Employment benefits are stimulative in the sense that they tend to get spent right away, and have a high "mulitiplier."

However, on the down side, a portion of that money leaks to buy foreign goods - which stimulates factories in China.

That portion is in the Obama Debt Spiral - we borrow the money to give to people, we borrow again to finance the trade deficit, then we borrow a third time to pay the interest on that debt once the next budget swings around.

We need pro-growth job creation tax incentives.

Obama doesn't get it. He really doesn't. We need supply-side tax incentives which will spur hiring and spur purchase of equipment made in the US. It does little good to give a tax incentive to buy equipment made in China.

All these issues have to be examined carefully, and policies have to be tailored to spur job creation in the US.

Posted by: RainForestRising | December 10, 2010 12:58 PM | Report abuse

Perhaps Boehner is smart enough to know that - should the situation arise - he should honor this deal after the first of the year.

Boehner would like to give the country a good first-impression, and pulling out of the deal in January might not be the best way to do that.

So, if January comes, Boehner could pass another bill in the House right away, that day. It can always be retro-active to the first of the year.

Then that would push the Compromise to the Senate again - this time with the Republicans holding 47 seats.

That might work. The only thing is that pesky addition of another TRILLION dollars to the debt. Something should be done about that.

Posted by: RainForestRising | December 10, 2010 1:04 PM | Report abuse

The suggestion that it is "stimulative" to pay people not to work, just because they will spend the money, is sophistry of the most mindless sort. If the goal is just to get the money spent, spend it, or, much better, just don't seize it in the first place, and some economically active person will spend it for you. Confiscating money from productive people to subsidize unproductive activity is as counterproductive now as it always has been.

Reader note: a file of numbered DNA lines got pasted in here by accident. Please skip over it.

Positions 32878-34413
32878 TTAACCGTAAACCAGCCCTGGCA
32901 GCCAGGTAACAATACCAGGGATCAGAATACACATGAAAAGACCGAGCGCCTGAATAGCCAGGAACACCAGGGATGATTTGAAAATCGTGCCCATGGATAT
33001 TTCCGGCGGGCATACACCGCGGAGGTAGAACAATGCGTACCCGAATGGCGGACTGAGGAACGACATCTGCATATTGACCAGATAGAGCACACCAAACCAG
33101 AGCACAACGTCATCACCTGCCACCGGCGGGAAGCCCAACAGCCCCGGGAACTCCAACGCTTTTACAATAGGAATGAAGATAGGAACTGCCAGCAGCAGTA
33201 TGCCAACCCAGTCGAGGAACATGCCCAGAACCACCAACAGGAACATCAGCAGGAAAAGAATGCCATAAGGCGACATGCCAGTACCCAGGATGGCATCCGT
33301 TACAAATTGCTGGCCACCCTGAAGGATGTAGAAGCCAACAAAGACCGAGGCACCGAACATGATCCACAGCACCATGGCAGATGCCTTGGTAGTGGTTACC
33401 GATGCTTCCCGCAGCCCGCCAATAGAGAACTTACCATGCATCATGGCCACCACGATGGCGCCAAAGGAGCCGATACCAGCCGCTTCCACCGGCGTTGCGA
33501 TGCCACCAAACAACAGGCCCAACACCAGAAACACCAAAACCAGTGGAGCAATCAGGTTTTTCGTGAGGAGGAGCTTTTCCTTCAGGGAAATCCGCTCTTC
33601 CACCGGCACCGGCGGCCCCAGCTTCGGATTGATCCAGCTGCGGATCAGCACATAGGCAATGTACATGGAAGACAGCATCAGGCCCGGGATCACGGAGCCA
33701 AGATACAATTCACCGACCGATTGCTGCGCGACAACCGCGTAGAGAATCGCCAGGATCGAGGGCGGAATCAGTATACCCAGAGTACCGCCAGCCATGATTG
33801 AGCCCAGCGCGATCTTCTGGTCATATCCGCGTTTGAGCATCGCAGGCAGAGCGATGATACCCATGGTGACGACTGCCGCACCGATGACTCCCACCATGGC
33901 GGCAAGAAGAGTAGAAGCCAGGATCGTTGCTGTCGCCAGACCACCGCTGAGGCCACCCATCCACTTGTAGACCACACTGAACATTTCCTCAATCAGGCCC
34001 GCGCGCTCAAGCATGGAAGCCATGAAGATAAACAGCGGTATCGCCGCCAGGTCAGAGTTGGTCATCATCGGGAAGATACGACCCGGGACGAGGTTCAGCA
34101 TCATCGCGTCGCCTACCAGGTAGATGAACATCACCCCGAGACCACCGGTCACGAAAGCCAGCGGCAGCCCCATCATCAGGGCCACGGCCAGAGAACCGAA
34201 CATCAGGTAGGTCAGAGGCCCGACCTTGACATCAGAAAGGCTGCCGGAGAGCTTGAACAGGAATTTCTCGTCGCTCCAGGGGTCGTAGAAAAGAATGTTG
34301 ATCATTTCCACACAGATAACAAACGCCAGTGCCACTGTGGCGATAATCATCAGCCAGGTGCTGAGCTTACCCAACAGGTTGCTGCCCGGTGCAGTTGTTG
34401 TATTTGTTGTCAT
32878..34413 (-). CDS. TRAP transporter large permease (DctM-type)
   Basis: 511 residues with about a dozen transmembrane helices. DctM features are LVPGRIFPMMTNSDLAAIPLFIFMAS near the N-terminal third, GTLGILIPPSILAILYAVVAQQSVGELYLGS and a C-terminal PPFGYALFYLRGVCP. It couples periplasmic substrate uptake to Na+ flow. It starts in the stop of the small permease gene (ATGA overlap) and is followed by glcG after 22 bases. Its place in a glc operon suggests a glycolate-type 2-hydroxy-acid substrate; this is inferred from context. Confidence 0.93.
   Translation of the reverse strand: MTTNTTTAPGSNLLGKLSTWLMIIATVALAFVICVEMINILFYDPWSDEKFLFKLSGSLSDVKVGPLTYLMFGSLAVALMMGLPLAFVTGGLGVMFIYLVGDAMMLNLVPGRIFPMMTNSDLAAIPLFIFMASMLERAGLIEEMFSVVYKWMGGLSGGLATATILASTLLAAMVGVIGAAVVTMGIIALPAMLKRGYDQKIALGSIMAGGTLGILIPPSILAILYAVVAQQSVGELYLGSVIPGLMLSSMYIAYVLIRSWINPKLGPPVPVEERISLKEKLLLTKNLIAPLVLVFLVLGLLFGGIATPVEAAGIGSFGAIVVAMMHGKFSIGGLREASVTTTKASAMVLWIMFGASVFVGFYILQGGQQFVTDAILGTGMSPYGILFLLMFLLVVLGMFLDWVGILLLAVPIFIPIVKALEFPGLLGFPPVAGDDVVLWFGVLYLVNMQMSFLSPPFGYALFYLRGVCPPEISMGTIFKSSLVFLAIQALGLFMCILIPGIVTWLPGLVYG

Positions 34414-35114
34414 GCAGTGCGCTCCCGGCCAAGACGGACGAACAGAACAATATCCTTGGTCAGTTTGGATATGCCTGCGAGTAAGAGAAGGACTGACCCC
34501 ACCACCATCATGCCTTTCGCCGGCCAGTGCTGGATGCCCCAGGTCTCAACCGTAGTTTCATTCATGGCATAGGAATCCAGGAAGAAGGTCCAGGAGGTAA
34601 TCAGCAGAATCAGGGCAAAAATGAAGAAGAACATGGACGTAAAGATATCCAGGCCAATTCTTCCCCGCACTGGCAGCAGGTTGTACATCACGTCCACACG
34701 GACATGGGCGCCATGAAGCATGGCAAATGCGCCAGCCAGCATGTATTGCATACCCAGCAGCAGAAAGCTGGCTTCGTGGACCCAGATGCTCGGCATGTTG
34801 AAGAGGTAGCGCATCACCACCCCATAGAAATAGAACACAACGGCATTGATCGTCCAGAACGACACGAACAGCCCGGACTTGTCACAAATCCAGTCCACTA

Posted by: meta-materialist | December 10, 2010 1:14 PM | Report abuse

Sorry to diagree with everyone but there is little or no stimulus in this bill. Here's why before you kill me.

Very little changes from Dec 31st to Jan 1st. A few more dollars for indivduals in less payroll taxes, a business tax credit moved up calendar wise for businesses. VIRTUALLY EVERYTHING ELSE IS ALREADY IN PLACE! (estate taxes are a separate category entirely)

To call this stimulative, you have to judge it against some black hole where we would have supposedly fallen. Rick Santelli had an apt analogy for the package. He said it's like stepping off a curb and not getting hit by the passing bus. It's great that you didn't die, but nothing else has changed in your life.

Nothing else has changed in the economy. We have already been in a jobless recovery for going on a year now, with rising GDP. These EXACT same policies did NOT stimulate employment to any degree over the last year plus. Can anyone give me a reason why that will change on Jan 1st?

I already know that someone will say policy "certainty". That's a faith-based argument that has no real world counter factual.

I compare this to a 21st birthday party of a friend many years ago. He had gotten sloppy drunk while waiting to watch the first free tv replay of the classic Homes-Norton title fight, won by Holmes. Now, as we were carrying him, a Norton fan, home supported under each arm; he was exhorting us to go faster so he wouldn't miss the fight.

We took the logical stand that what did it matter because he already knew his fighter had lost. He replied with a clarity that only drunks can muster "Yeah, but you'd (perform an embarassing bodily function on yourself) if Norton won on the reply!"

I sometimes think of that quote when somebody tells me that something which was done to a definitive outcome one time, is expected to have the total opposite outcome on it's replay!

Posted by: 54465446 | December 10, 2010 1:21 PM | Report abuse